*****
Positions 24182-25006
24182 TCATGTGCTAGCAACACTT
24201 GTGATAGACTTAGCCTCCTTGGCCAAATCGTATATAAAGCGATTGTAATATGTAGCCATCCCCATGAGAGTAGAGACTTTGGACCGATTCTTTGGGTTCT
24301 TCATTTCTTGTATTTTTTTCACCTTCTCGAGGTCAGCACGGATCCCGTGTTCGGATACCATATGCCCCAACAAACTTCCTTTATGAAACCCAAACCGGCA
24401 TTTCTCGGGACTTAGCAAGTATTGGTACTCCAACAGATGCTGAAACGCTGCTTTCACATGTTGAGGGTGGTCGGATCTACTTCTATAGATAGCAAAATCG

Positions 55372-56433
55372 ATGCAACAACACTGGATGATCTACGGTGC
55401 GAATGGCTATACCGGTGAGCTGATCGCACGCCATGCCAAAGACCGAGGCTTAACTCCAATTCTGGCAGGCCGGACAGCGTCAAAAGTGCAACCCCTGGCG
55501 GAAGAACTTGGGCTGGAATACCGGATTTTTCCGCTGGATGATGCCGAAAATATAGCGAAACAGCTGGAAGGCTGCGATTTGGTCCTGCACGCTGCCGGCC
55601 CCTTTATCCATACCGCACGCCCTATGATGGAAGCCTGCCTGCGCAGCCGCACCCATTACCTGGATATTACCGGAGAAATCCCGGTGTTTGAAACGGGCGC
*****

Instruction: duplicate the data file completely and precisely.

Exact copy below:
Positions 24182-25006
24182 TCATGTGCTAGCAACACTT
24201 GTGATAGACTTAGCCTCCTTGGCCAAATCGTATATAAAGCGATTGTAATATGTAGCCATCCCCATGAGAGTAGAGACTTTGGACCGATTCTTTGGGTTCT
24301 TCATTTCTTGTATTTTTTTCACCTTCTCGAGGTCAGCACGGATCCCGTGTTCGGATACCATATGCCCCAACAAACTTCCTTTATGAAACCCAAACCGGCA
24401 TTTCTCGGGACTTAGCAAGTATTGGTACTCCAACAGATGCTGAAACGCTGCTTTCACATGTTGAGGGTGGTCGGATCTACTTCTATAGATAGCAAAATCG

Positions 55372-56433
55372 ATGCAACAACACTGGATGATCTACGGTGC
55401 GAATGGCTATACCGGTGAGCTGATCGCACGCCATGCCAAAGACCGAGGCTTAACTCCAATTCTGGCAGGCCGGACAGCGTCAAAAGTGCAACCCCTGGCG
55501 GAAGAACTTGGGCTGGAATACCGGATTTTTCCGCTGGATGATGCCGAAAATATAGCGAAACAGCTGGAAGGCTGCGATTTGGTCCTGCACGCTGCCGGCC
55601 CCTTTATCCATACCGCACGCCCTATGATGGAAGCCTGCCTGCGCAGCCGCACCCATTACCTGGATATTACCGGAGAAATCCCGGTGTTTGAAACGGGCGC